Minimum Wage : A State Of Economic Recovery

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Victoria Pentecost Professor Xu Macroeconomics 2301 20 April 2015 Minimum Wage in America Twenty-Two years ago, President Clinton announced that his administration intended to seek an increase in federal minimum wage. The general consensus was really positive, and the public agreed that the increase was actually very overdue. However, many had reservations regarding how a raise in minimum wage would cause problems while the country was in a state of economic recovery. Both sides had political and economic merit, and an ongoing debate of the minimum wage continued into the next century. Today, the minimum wage has been pushed to the forefront of economic discussion again. To the average American, minimum wage could likely be how one makes…show more content…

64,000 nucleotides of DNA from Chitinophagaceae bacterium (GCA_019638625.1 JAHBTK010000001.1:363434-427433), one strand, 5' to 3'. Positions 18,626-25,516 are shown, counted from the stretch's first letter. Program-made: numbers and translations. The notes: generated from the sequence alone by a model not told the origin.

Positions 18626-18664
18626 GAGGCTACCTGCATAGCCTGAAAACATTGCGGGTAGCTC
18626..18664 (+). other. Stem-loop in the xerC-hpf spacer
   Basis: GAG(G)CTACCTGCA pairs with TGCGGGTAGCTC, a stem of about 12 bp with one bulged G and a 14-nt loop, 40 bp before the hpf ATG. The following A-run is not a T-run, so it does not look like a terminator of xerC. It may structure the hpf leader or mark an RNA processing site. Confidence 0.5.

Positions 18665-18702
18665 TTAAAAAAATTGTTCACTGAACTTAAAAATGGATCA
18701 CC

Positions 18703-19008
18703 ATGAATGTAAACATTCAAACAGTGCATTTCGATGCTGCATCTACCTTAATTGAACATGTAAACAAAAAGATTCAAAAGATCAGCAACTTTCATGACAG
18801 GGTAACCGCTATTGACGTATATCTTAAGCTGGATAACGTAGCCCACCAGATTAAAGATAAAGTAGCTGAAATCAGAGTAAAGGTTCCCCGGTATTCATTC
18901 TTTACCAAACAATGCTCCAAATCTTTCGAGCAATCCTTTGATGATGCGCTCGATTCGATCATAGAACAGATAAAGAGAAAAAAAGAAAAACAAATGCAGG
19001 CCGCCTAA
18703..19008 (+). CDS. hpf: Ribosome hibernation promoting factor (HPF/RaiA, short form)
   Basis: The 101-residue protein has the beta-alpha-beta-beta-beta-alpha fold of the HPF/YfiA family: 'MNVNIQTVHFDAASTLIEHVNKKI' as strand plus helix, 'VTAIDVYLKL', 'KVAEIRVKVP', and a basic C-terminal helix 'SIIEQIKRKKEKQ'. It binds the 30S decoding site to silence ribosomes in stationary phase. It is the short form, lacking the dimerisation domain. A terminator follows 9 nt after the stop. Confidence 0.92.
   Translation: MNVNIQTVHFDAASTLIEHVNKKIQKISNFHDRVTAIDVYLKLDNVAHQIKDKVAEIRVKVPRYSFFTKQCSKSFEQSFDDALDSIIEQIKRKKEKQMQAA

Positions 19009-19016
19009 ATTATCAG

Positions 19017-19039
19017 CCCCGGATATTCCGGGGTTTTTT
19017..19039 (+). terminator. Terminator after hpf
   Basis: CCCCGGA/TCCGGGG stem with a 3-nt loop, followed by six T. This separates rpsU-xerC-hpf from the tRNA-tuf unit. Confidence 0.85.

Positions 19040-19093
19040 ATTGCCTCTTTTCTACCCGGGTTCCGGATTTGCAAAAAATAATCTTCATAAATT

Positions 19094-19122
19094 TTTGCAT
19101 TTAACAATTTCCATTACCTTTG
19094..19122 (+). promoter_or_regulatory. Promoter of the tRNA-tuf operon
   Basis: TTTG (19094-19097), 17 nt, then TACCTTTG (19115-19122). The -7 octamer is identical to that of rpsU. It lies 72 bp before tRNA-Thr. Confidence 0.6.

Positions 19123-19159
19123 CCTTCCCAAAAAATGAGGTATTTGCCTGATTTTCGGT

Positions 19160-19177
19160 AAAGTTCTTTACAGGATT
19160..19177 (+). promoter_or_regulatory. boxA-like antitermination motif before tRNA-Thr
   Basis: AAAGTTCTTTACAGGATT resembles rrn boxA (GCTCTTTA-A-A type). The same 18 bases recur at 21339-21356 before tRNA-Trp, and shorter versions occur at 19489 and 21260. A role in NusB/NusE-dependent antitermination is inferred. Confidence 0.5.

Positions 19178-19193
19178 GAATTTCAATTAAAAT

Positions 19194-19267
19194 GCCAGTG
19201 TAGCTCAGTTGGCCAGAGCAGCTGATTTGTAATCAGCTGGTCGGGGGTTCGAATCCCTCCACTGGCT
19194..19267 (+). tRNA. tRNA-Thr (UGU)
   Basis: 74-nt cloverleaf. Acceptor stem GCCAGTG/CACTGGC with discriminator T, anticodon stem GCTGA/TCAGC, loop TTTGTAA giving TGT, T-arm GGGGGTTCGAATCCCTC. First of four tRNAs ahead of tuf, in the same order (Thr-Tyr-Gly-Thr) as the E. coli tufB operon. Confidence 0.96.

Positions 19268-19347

What factors go into deciding what jobs are worthy of anything more than the “bare minimum”? More and more states are deciding to raise their minimum wages to combat the higher costs of living in recent years. The current $7.25 minimum wage is, historically, somewhat low. In 1938, the minimum wage was .25c. That may read as a very low number, but when adjusted for current inflation, amounts to about $4 nowadays. The peak of America’s minimum wage was in 1968, at $1.60 (which amounts to around $10 today). Many studies have been conducted and show that the current minimum wage is not an amount that the general population should be expected to live on. A full-time (40 hour work week) hourly earner will, on average, bring home $1,150 a month, after social security and taxes. The average monthly rent for a single apartment in America is $1,099. That leaves about $51 a month for utilities, clothing, food, and transportation. This is statistically and strategically keeping people below the poverty line. Someone who is expected to continue their education past public school (provided they can graduate public school, considering all the fees involved), and simultaneously break the cycle of poverty is simply at a disadvantage. A main argument against raising the minimum wage is directed at the audience of people who would benefit from an increase. It is believed by many that the population of people earning minimum wage is dominated by suburban
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